Release Date: Jul 28, 2020
Heat Level: Warm/Sensual
Publisher: Penguin Group
Mr. Malcolm’s List by Suzanne Allain seems to be targeting the crowd of regency romance readers who enjoy Jane Austen or Georgette Heyer – which is exactly my taste, but I found something was lacking in this book. It was my first book by Suzanne Allain and it was fairly short, I read it in two days, it was a very easy and fun read but there was not much substance to the story or much character development.
The story is the classic rich man is looking for the perfect wife trope, along comes a poor but beautiful girl who puts him in his place. Jeremy Malcolm is very wealthy and is trying to sift through the fortune hunters and the meddling mama’s of the ton and find the perfect woman who checks off every characteristic on his list. He is slowly starting to lose hope in his search, which was unavoidable – I mean no one could really live up to his list.
Meanwhile, Selina Dalton has been in touch with her friend Julia, who was burned by Jeremy in the past and decides to use her friend to enact some revenge. Selina eagerly accepts Julia’s invitation to London, but once she learns about her friend’s scheme she is less enthused – especially when she realizes how handsome Jeremy is.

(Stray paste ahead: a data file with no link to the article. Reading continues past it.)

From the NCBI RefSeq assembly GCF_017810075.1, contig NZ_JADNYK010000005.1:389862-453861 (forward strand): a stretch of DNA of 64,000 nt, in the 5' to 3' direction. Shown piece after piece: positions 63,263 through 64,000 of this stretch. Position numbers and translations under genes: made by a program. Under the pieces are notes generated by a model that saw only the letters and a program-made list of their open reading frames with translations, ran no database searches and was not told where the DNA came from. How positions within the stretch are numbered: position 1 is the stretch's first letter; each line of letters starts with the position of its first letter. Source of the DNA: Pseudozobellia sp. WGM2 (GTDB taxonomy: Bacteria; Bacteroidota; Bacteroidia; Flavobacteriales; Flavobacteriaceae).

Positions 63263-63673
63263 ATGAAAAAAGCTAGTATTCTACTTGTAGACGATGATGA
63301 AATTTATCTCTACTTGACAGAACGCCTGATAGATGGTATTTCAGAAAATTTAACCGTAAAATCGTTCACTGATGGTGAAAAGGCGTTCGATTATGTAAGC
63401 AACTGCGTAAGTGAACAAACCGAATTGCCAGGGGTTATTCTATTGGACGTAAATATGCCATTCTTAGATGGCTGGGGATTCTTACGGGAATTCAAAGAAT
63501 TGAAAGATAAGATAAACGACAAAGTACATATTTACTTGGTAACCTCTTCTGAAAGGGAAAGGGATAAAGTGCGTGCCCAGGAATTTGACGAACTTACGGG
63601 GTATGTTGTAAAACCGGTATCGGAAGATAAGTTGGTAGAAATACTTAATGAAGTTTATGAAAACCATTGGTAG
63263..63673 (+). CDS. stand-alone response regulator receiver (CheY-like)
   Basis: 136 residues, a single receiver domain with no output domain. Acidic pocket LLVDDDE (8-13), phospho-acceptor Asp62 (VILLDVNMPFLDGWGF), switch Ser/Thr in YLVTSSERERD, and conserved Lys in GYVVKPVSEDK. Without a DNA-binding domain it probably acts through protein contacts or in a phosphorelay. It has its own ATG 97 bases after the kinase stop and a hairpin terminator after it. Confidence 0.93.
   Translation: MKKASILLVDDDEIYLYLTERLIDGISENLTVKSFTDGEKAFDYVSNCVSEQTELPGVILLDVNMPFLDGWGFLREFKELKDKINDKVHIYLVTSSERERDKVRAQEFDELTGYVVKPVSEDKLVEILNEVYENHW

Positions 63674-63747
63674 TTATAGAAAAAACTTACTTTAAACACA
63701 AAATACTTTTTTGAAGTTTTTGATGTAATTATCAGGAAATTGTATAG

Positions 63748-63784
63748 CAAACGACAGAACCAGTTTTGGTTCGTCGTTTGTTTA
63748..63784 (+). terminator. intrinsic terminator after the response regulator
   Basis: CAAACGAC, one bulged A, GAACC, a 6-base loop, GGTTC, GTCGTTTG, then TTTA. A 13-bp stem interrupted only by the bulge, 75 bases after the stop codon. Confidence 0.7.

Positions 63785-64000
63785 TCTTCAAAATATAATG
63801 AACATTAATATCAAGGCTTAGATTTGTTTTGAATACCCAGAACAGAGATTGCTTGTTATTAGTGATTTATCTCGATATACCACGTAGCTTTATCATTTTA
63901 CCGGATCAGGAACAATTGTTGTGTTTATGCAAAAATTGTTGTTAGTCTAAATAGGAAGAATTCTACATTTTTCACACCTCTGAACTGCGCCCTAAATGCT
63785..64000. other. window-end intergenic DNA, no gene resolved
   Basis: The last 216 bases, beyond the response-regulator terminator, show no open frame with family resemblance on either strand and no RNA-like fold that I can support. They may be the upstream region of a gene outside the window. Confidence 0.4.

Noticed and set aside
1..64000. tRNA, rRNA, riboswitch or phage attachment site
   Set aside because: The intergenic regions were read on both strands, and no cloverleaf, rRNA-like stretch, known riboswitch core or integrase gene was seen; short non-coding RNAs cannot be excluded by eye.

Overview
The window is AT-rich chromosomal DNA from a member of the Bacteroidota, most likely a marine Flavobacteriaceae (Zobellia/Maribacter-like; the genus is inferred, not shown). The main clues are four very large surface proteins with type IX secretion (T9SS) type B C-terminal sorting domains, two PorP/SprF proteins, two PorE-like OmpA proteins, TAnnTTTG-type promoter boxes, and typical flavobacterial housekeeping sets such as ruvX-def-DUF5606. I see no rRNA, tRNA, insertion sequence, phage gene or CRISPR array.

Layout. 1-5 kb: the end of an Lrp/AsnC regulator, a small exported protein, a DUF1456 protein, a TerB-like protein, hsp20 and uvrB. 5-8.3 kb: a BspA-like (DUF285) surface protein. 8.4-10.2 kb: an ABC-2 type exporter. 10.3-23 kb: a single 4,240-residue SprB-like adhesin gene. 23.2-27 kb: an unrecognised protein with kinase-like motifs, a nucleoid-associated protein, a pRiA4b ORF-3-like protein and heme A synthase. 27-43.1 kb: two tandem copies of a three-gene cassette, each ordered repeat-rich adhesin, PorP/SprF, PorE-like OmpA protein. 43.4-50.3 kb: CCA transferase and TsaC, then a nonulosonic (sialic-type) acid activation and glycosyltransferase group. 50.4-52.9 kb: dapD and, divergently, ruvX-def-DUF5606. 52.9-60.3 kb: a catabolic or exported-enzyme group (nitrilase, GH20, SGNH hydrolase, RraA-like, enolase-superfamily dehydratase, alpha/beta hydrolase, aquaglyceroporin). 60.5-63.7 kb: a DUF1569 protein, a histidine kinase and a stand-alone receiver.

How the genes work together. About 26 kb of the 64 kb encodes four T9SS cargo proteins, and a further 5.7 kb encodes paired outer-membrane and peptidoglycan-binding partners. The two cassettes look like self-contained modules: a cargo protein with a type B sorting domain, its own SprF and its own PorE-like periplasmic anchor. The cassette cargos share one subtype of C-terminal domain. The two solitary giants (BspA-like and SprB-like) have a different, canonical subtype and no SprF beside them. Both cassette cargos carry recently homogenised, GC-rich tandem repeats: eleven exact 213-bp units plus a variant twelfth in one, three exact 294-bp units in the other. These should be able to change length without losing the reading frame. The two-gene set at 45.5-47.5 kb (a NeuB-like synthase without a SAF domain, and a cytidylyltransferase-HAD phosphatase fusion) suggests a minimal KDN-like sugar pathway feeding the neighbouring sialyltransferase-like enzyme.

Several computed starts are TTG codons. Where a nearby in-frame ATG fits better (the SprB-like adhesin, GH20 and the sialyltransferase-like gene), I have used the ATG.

I think you can predict how the story will end from my brief description above. I am usually a sucker for these types of stories and while this book was fun and easy to read, it just lacked some development. There just was not much real depth to any of the characters, and I did not find myself really invested in any of their lives.
I was also not really a fan of the way Allain wrote the conversations; it did not seem to be very reflective of the time period. This would normally bother me a lot, but I have not read a lot of historical romances in a while and so the conversations just seemed like all of the other contemporary books that I have been reading. It wasn’t until I would remind myself of the time period that I was like “wait a minute…why are they talking like this?”
Overall, I would say this book is just fine. It is a quick and light read but nothing special and nothing you will likely stick out in your memory for any reason.